May 19, 2018 | By Nicole McLennan
The internet is an amazing tool we often take for granted as a way to serendipitously discover new information about the global creative community. During a recent and serious image search session for yet another report, an amazing bilingual and free (score!) English and Chinese zine popped up on the radar with some serious insider content about up-and-coming brands and creatives.
As our newest must read we got in touch with Editor-in-Chief Istvan Szucs for the lowdown about Elsewhere magazine.
How and when did elsewhere magazine get started?
Istvan: I already had this idea back in 2013 after spending some time in China to start an independent zine providing a different platform for creatives to build a bridge between the west and the east. There was not much planning involved, because then I would have figured out all those obstacles that China provides for publications and probably elsewhere would be nowhere.
How did you come up with the name?
Istvan: I was going through my folders of creative ideas on my computer and bumped into this file that had my handwritten version of the word ‘elsewhere’. Then I put some thoughts into it and figured it would make such a great name for a magazine.
It stands for the concept of the magazine: digital, having different team members from different places of the world, content being created in every part of the world. Everything happens elsewhere.
Also my story is kind of representing this: a Hungarian guy ending up in China, starting a magazine in English and Chinese from scratch with zero funding…doesn’t happen too often.
Who is currently part of the core content team?
Istvan: Our core team consists of David Yang (@d.avidyang), the Managing Editor; Annachiara Biondi (@instapini_) and Deak Rostochil (@thevelvetscientist), Fashion Editors; Hebe Chen (@hebemaybe), Chinese Editor; Summer Yeh (@someryeh), Marketing Executive and Moran Chen (@mungchan), graphic designer and myself.
Everyone in the team has their own full time occupation / studies and is working on several other projects besides this, but they are the dream team for me without whom the issues wouldn’t be happening.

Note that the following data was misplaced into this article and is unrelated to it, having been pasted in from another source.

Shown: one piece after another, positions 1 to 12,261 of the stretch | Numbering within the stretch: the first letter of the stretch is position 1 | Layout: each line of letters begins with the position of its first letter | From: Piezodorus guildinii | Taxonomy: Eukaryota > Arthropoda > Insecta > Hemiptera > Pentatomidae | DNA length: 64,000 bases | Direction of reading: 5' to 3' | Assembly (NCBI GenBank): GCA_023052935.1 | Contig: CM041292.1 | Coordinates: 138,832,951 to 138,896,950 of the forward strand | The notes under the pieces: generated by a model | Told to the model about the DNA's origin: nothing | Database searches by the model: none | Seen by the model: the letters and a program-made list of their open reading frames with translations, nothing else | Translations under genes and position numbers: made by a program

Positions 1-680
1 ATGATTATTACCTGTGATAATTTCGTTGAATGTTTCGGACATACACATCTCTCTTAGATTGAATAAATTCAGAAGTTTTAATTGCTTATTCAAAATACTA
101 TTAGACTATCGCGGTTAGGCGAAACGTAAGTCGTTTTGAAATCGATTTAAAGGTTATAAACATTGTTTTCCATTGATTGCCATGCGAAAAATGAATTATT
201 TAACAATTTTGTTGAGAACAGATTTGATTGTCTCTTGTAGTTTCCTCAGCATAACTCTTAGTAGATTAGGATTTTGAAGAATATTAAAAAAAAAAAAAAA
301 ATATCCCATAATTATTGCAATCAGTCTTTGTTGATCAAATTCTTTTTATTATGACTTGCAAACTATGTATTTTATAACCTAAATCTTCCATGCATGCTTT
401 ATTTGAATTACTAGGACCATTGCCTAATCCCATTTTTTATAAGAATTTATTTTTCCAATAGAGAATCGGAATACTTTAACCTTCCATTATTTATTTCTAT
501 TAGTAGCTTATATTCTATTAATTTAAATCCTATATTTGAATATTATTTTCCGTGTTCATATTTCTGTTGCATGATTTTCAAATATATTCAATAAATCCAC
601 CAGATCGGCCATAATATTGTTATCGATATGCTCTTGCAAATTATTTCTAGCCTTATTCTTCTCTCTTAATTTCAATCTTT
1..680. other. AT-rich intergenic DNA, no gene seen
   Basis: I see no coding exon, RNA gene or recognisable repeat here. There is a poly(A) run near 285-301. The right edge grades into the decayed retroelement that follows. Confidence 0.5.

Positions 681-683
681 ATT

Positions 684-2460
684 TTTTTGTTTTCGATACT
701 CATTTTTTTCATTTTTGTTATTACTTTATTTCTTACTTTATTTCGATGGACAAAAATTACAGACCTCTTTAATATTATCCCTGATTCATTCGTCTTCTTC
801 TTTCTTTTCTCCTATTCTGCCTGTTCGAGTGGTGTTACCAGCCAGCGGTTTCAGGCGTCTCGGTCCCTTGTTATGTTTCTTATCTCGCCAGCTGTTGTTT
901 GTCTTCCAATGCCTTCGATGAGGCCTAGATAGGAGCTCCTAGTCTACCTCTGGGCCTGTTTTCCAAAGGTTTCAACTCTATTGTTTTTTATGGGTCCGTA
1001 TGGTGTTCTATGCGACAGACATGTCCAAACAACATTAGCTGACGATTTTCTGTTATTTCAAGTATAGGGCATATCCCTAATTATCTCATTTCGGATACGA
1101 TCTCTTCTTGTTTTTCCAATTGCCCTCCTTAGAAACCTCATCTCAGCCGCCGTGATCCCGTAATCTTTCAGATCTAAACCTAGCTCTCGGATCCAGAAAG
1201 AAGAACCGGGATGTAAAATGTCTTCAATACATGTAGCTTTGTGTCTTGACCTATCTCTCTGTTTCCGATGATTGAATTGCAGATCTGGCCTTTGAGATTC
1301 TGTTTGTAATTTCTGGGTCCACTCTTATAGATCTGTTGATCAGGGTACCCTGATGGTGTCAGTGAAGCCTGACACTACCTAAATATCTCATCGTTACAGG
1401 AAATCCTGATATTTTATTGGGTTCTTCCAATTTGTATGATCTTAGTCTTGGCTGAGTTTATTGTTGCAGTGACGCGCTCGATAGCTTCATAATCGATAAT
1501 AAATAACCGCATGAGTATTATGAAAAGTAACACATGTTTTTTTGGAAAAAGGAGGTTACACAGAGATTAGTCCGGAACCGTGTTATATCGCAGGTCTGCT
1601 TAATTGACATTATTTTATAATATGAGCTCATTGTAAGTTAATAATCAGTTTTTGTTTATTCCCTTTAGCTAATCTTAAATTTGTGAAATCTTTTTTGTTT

How do you develop the theme for each issue?
Istvan: It depends on what we’d like to work on. We throw in some ideas and then pick the one that moves the team. For us it’s really important to love what we do so we wouldn’t want to have a theme that comes from something that we don’t feel inspired by. For example, our latest issue, MEGA was the idea of Annachiara who suggested to do a theme about urbanism and us, humans interacting with metropolises.
Also, giving it to different people in the team to come up with a theme is a good way to make that person feel that it’s his or her own baby a bit more than the others.
Of course me, as a ‘mother’ I’m always there to help guide them, but I like to give creative freedom within the limits of our principles and concept that sets our direction.
Our next theme is not figured yet, as we are trying to turn the magazine into a biannual version…like a coffee table book: strongly curated, high-quality content with a cool yet clean layout. We are seeking funding for that, so let’s see.
Who reads the magazine?
Istvan: We are targeting those cool kids who are fashion forward, culturally conscious and curious. They want to know a bit more about China’s creative and cultural scene.
Our 5 main countries of readership are the UK, China, the States, Hong Kong and France. It is because we interact with creatives the most from these locations.
We want to keep this edgy, raw and real tone with our issues because we believe that’s what missing from the Chinese market.
Where do you plan to take the free digital zine? Is a commercial project or a love project?
Istvan: I started it out of passion. No commercial purposes as I’m more a creative person than a business man. Although after all these years now we are starting to reach out to brands and try to engage with long term collaborations that could be financially beneficial.
After our latest issue we are doing some updates with the website to be more dynamic and user friendly. We have some great ideas how we could be monetised yet innovative in the market amongst those big glossy magazines.
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